DECISION MAKING

When making a decision very seldom do we think of the different elements that are involved in the decision making process. Decisions have measurable uncertainty and unmeasurable uncertainty. Measurable uncertainty also called risk, is a decision where the probabilities of potential outcomes are known or can be estimated. The second type of uncertainty is unmeasurable uncertainty or ambiguity which we do not know the probabilities and cannot estimate those outcome probabilities. A client may also have ambivalence or a resistance to change that impedes the decision making process. The process of thoughts, feelings, and emotions must also be evaluated. The use of the following models are used by this firm, though not all inclusive. Even though George Engel's biopsychosocial model is an expansion of the medical model, this model is taken into account with the decision making process. In recent times cultural and spiritual elements have been added. It is only common sense that elements in this model has an affect on our decisions.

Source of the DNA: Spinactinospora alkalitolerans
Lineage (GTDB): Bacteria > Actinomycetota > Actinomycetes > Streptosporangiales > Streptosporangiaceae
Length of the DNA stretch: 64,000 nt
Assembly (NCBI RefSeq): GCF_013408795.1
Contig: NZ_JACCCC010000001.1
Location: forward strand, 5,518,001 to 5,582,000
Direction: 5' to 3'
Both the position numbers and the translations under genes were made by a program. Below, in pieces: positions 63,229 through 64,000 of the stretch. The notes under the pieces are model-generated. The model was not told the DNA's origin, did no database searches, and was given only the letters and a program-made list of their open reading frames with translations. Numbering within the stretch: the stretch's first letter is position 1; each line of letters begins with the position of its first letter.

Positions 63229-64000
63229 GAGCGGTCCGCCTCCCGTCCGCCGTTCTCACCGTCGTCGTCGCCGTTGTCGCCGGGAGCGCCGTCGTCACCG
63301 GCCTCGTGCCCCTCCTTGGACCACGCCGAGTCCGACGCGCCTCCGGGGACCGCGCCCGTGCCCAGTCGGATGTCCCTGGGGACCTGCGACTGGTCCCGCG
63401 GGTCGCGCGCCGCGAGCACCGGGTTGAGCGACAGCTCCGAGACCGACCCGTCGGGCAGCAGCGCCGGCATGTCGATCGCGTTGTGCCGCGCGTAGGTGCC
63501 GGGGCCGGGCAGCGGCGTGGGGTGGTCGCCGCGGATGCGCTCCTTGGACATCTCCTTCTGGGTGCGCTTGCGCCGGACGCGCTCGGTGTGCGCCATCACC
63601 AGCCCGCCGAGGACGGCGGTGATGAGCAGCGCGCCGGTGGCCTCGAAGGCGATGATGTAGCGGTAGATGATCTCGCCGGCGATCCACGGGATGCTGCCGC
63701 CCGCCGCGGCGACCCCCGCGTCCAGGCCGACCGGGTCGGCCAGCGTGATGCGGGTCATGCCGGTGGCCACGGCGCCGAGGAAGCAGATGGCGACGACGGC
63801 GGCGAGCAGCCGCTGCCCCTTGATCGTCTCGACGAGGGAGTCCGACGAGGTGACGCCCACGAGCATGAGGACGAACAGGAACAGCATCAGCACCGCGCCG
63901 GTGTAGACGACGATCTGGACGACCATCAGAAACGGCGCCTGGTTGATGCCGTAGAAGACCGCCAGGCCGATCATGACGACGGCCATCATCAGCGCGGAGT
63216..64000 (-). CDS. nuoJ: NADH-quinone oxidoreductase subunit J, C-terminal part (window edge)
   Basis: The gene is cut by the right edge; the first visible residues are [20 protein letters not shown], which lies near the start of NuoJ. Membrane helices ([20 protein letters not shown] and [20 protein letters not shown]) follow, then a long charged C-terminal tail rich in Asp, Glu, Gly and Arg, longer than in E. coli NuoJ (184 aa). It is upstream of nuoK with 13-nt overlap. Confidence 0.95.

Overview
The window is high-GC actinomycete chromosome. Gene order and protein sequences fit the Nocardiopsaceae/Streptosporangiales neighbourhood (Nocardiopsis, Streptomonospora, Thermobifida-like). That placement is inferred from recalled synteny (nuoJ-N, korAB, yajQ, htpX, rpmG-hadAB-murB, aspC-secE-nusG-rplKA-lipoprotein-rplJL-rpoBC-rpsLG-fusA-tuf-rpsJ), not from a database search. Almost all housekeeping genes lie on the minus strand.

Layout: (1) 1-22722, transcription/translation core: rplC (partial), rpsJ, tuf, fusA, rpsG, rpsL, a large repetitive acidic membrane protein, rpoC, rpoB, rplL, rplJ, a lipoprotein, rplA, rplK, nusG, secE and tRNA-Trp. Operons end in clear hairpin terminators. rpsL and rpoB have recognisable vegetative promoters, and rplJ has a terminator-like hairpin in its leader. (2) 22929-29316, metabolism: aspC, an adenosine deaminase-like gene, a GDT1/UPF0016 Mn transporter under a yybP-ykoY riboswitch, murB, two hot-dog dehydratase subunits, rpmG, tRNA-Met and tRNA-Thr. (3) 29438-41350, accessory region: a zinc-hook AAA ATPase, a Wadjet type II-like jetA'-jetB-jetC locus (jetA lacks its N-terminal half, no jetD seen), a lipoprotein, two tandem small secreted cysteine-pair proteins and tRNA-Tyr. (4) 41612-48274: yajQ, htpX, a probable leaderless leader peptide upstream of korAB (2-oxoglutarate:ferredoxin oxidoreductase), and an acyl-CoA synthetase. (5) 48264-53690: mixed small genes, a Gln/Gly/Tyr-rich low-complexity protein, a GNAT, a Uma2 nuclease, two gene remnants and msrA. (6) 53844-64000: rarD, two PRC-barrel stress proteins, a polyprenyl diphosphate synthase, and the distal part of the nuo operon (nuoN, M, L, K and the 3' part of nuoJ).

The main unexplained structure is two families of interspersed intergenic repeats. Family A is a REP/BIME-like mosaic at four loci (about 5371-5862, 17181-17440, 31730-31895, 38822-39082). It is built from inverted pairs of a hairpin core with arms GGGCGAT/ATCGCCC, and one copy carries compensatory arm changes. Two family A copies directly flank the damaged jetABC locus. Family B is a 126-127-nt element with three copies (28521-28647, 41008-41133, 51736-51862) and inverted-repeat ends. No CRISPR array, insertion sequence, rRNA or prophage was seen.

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Abraham Maslow developed a hierarchy of needs model whose premise is that human beings are motivated to achieve certain needs. The five needs are physiological, safety, love/belonging, esteem, and self-actualization. Lacking in any of these needs also affects our decision making process. Another model developed by DiClemente & Prochaska is the transtheoretical model of intentional human behavior change that involves a process that occurs in increments. Part of this model involves a progression of five stages of change. These stages are precontemplation, contemplation, preparation, taking action, and maintenance. Miller & Rollnick developed an evidence based approach to overcoming ambivalence about change. This change is brought about by motivation and commitment. In 1979, Kahneman & Tversky published a paper Prospect Theory: An Analysis of Decision Under Risk. These authors explained various divergences of economic decision making. Their theory is called prospect theory which uses two concepts. These concepts are probability weighting which states that people treat some changes in probability as more important than others; and reference dependence means that people make decisions based on the perceived changes from some reference point. Certain elements of the models mentioned are used when working with our clients, depending on their individual needs. Note that we are not psychologists or medical doctors, nor do we treat any illness. Please contact a professional. We consult regarding training, decision making, reducing stress, and financial matters. We look forward in working with you and your decision making process.